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Adding remote files to Slack

Remote files are files not hosted inside Slack. Think of a remote file as a pointer, a forwarding address, or a reference to a file that lives elsewhere.

For most apps, uploading files directly to Slack is preferred over adding remote files. Direct uploads are simpler.

However, there are a few benefits to adding and sharing remote files to Slack:

  • If your file can't be hosted in Slack for property rights reasons, remote files are here to save the day.
  • If you wish to provide a rich, custom unfurl experience for your files when their links are shared, remote files bring forth fantastical unfurls for the low low price of a JSON object.
  • If you want to control the way your file appears in Slack searches so that others can find it later, remote files allow for customized indexable content. That way, you can ensure your file appears when users search for certain terms.

A few terminology gotchas: remote files are "added" to Slack, not "uploaded." Adding a remote file to Slack makes Slack aware of its existence. Once that's done, "sharing" a remote file, like sharing a direct upload file, brings the file into a conversation. So a remote file must be "added" before it is "shared".

You can add, update, remove, share, and unfurl remote files in Slack.

Why use remote files?

Imagine an app that shares your personal travel writing to a Slack channel once a week. Your latest story is stored in a private file service as a document, containing both text and images.

Your app could simply write a message in channel containing a link to your latest story. You'd have no control over the unfurl, and the doc wouldn't appear in Slack searches. If you don't have an existing app installed that beautifies your link, you'll get no unfurl at all when sharing the link—which means all the lovely context and metadata from the story wouldn't be displayed.

Here's what a simple URL share would look like:

a doc link shared in a Slack channel

With remote files, we can tidy up the message, removing the long and unneeded URL, and choose a tempting preview image to encourage people to read on. To do this, we're going to share the story as a remote file.

App setup

In order to add a remote file to Slack, there are a couple of scopes your app should have. There are also some events you may want your app to subscribe to.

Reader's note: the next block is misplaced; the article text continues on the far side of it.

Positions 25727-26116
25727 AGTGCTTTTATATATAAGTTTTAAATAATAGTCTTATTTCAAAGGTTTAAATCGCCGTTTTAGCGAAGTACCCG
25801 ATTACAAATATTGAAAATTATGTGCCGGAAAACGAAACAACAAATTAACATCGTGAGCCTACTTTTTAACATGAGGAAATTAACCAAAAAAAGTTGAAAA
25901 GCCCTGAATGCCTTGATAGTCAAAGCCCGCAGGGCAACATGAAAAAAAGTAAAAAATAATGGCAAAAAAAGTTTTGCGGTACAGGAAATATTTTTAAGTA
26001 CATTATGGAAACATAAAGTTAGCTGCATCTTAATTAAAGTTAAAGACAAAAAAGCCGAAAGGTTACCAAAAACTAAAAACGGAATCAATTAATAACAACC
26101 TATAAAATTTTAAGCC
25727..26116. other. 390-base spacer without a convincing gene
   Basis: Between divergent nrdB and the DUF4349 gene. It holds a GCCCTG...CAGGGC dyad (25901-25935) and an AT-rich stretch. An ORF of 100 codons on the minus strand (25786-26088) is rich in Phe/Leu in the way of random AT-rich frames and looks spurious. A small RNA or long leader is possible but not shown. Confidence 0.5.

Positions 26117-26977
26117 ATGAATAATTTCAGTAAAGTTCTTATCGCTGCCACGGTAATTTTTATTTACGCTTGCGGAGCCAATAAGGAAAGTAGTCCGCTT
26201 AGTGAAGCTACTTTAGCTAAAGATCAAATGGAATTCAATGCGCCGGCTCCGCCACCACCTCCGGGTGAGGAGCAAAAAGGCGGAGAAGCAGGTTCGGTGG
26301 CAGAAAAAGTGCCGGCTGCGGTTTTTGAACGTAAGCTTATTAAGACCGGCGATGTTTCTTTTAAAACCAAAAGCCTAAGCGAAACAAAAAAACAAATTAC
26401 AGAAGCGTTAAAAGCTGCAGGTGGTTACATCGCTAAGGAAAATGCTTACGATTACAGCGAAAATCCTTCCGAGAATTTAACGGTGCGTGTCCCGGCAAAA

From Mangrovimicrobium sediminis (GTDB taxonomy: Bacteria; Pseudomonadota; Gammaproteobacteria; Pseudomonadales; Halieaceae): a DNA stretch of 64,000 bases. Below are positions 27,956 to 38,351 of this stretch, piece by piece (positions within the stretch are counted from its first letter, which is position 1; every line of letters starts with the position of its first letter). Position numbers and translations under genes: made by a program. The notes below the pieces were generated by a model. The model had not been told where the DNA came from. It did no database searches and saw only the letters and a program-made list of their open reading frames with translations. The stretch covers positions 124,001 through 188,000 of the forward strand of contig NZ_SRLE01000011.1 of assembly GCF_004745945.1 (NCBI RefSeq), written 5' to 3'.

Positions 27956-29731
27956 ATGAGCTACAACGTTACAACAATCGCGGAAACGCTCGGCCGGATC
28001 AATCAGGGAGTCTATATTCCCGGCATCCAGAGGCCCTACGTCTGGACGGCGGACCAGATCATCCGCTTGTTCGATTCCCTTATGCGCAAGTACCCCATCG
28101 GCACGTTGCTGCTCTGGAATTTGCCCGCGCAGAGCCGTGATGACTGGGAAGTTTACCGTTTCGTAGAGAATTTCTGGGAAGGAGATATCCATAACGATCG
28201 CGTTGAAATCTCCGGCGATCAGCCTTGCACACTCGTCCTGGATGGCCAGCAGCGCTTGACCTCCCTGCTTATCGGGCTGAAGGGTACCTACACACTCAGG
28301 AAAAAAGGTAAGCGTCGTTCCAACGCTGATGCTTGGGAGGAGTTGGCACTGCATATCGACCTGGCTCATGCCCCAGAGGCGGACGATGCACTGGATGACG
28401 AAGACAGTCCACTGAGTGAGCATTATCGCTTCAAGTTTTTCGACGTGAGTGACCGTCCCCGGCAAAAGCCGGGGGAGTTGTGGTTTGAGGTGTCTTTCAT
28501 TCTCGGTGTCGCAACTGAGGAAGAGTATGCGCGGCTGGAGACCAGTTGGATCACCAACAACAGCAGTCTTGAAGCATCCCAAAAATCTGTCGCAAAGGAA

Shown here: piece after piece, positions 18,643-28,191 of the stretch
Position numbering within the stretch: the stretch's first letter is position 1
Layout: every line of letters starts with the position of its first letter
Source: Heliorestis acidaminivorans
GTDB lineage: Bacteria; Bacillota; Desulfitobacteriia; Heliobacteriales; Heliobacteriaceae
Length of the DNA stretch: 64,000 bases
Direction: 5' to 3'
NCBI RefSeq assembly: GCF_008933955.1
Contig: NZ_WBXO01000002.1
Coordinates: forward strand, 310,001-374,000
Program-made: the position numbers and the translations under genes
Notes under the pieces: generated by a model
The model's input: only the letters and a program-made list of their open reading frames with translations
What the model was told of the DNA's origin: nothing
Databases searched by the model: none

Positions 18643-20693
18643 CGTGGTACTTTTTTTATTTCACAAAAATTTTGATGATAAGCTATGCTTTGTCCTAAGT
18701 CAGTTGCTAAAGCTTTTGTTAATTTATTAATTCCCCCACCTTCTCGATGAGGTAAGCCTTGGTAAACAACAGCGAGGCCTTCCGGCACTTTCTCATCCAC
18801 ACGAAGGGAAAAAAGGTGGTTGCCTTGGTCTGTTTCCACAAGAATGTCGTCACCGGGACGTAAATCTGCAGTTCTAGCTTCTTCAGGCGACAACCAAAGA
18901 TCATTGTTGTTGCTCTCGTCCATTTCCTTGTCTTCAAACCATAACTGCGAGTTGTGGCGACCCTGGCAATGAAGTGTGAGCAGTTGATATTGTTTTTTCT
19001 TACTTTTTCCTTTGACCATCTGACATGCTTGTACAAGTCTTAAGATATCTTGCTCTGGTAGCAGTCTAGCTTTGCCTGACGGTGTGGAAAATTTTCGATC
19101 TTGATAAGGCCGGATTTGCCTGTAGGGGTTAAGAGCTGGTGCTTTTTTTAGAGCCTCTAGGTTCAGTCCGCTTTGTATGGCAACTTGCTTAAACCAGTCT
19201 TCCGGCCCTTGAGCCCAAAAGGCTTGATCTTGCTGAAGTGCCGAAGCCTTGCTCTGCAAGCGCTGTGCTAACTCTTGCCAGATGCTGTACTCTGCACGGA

Working with remote files requires a distinct set of scopes from those involved in direct upload. Again, under the Apps page of your app, choose the OAuth & Permissions sidebar to select scopes.

  • remote_files:read allows your app to read information about remote files visible to the user associated with your user token.
  • remote_files:share allows your app to share remote files visible to the user associated with your user token.
  • chat:write allows your app to post messages in approved channels & conversations. This is especially useful for an app that provides a custom unfurl for remote files.
  • links:read allows your app to view and subscribe to events about links that have been shared in conversation. Again, this is useful for knowing when a link to your remote file has been shared, so that you can unfurl it.
  • links:write allows your app to unfurl links (like to remote files) using the chat.unfurl method.
  • bot allows your app's bot user to add, share, delete, and generally manipulate remote files.

But wait a second. Where's the regular old remote_files:write scope? How does my app add a remote file to Slack so that it can be shared?

There is no write scope for remote files. Remote files exist across the whole workspace (or organization, for Enterprise Grid). Because of that, remote files must be added by bots with the bot scope, not by an individual user.

Once you've obtained the necessary scopes, you can add, update, remove, share, and unfurl remote files in Slack.


To subscribe to any file events, use the Event Subscriptions tab under your Apps page. One event that can be especially useful to apps that work with remote files is the link_shared event, which notifies your app when a link has been shared so that you can unfurl it. Add any App Unfurl Domains that relate to your file service under that same tab in the Apps page.

Once you've obtained the necessary scopes and subscribed to any desired events, you can add, update, remove, share, and unfurl remote files in Slack.

Adding remote files

To add a remote file, use the files.remote.add method from the Web API.

Remote files exist across the whole workspace (or organization, for Enterprise Grid).

Here's a sample call:

curl -F token=<token> \
    -F external_id=ABCD1 \
    -F external_url= \
    -F title=LeadvilleAndBackAgain \
    -F preview_image=@cycling.jpg  \
    -F indexable_file_contents=search_terms.txt

Pay particular attention to the preview_image parameter. preview_image should be a binary image file, and it will be stored in Slack. That's going to allow a more beautiful unfurl in the next step, when the app actually shares the remote file.